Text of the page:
About attestation

Attestation is a step in the FIDO registration ceremony in which the FIDO relying party can verify the make and model of the FIDO Authenticator that is about to register.

  • During the registration ceremony, the FIDO Authenticators public key is signed with an (authenticator model-specific) attestation key.
  • Attestation keys have associated attestation certificates, that chain to a root certificate. All authenticators of the same make and model share the same attestation certificate.

A FIDO Authenticators make and model can be verified by Airlock IAM by consulting the configured trust store.

The FIDO Alliance Metadata Service (MDS) is not supported in Airlock IAM.

What does attestation accomplish?

  • The terms assertion and attestation are not synonymous:
  • Assertion occurs every time when authenticating.
  • Attestation occurs during registration once.
  1. Attestation accomplishes three things:
  2. If attackers manage to intercept a registration message with their own, they would not be able to swap out the new public key with their own. The attestation signature wouldn’t match.
  3. The FIDO relying party can verify the origin (e.g. manufacturer) of the authenticator being used but can't identify or track the individual user. This preserves the privacy of the user.
  4. A service can be configured to only accept a specific type or group of device types based upon:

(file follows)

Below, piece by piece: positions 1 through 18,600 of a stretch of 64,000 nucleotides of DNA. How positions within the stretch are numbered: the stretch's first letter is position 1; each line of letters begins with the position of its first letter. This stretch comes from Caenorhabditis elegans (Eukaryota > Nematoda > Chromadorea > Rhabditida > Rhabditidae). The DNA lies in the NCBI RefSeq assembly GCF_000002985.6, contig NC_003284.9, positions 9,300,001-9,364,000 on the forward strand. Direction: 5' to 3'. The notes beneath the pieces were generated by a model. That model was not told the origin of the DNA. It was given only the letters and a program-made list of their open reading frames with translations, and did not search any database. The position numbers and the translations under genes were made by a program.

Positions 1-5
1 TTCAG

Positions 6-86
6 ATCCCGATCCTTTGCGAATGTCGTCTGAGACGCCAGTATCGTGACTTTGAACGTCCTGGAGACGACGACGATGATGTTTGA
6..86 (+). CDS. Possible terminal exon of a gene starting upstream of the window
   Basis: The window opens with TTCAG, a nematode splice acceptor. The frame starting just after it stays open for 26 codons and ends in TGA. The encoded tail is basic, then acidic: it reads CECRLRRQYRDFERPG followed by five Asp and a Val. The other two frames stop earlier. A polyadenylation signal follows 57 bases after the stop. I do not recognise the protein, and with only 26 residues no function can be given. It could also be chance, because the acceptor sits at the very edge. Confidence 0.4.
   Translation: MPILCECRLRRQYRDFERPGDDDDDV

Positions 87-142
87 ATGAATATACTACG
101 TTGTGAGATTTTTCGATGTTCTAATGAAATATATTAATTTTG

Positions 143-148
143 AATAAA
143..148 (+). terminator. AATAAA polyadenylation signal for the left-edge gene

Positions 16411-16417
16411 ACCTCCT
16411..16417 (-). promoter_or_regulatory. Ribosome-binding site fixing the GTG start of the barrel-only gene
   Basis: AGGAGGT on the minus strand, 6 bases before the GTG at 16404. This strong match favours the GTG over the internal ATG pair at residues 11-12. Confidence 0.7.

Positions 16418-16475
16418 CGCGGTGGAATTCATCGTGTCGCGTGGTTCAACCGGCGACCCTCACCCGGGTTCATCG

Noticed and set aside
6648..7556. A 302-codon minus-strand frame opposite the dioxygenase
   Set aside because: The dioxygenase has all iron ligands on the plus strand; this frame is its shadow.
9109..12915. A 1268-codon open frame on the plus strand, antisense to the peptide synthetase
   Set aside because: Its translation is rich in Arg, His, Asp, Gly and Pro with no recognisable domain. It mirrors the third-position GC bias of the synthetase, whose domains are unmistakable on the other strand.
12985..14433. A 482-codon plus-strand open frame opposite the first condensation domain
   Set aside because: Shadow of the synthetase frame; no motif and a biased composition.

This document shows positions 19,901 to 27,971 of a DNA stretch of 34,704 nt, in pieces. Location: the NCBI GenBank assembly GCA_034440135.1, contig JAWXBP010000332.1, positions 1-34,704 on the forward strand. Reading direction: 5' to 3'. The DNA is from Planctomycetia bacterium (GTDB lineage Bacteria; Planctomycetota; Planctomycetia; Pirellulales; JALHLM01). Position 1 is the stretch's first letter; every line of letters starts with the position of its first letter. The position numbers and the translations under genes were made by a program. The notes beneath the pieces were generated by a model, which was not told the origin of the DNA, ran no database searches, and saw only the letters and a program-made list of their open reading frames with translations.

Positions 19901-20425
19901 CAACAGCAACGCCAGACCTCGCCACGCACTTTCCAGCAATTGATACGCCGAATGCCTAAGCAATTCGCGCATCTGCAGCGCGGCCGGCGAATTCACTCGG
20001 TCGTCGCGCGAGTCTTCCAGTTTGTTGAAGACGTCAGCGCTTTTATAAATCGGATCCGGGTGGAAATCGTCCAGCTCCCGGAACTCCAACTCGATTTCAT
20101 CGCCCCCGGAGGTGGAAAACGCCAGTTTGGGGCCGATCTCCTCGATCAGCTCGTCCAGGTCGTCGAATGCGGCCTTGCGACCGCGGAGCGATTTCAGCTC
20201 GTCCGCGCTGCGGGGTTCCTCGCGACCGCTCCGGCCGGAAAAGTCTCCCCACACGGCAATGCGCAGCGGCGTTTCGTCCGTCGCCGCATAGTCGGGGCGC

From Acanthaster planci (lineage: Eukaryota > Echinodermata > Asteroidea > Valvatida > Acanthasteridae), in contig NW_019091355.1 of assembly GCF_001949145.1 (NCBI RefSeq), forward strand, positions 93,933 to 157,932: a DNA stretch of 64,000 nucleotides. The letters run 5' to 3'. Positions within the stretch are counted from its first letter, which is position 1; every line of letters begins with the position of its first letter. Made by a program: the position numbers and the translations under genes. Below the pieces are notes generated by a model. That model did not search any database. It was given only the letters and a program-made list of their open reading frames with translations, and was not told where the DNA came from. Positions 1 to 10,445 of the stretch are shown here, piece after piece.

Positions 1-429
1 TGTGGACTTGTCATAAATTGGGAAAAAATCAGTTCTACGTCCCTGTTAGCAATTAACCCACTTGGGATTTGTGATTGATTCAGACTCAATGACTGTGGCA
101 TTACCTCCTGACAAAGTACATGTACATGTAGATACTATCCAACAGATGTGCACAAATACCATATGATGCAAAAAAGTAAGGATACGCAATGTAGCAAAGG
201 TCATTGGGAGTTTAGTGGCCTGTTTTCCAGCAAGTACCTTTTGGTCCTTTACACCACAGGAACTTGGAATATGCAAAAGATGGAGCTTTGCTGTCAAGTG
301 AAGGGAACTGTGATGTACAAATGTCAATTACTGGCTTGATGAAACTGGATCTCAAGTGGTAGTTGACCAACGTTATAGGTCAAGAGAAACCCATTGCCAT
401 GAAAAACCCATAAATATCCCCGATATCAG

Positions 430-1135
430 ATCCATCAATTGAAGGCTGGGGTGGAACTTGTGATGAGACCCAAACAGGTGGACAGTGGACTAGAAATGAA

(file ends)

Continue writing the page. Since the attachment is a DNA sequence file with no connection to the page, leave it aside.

• -One or more FIDO Authenticator makers/vendors.
    • -FIDO Authenticators with trusted security.
    • -Authenticators with specific features of user verification i.e. with biometrics of a certain level of accuracy.

The FIDO attestation step enables the relying party to trust that the registration request is from a specific make and model of FIDO Authenticator.

Example: Full basic attestation

Our example explains a simplified full basic attestation with a roaming FIDO Authenticator.

FIDO_MDS lookup
  1. During the registration ceremony, the FIDO Authenticator creates a new credential key pair. The credential public key, that is sent to the relying party, is signed with the attestation private key.
  2. The FIDO relying party may verify that the attestation signature on the newly created public key came from the device, by looking up the attestation key chain in the configured trust store.
  3. This is hstablishes its trust in the authenticity of the credential public key.

Surrogate basic attestation (aka self-attestation)

Registration of FIDO Authenticators typically requires that a user already has a sufficiently authenticated session and communication is already secured over SSL/TLS.
Thus, replacing the attestation key is not possible for attackers. For this reason, many services will accept FIDO Authenticators that are using surrogate attestation/self-attestation.

  • Surrogate basic attestation model is typically used for:
  • FIDO Authenticators that don't have any specific attestation key.
  • FIDO Authenticators without meaningful protection (e.g. strong biometric authentication) measures for an attestation private key.

With surrogate basic attestation, the authentication key self-signs the surrogate attestation message instead of using a burned-in vendor-signed attestation certificate.

It is important to understand that FIDO Authenticators should not generate new attestation keys with every instance of a device. Instead, the FIDO's privacy principles require sufficient user anonymity that can only be accomplished when an attestation key is used for a sufficiently large number of authenticators. This mitigates the risk that users can be tracked based upon a unique attestation certificate.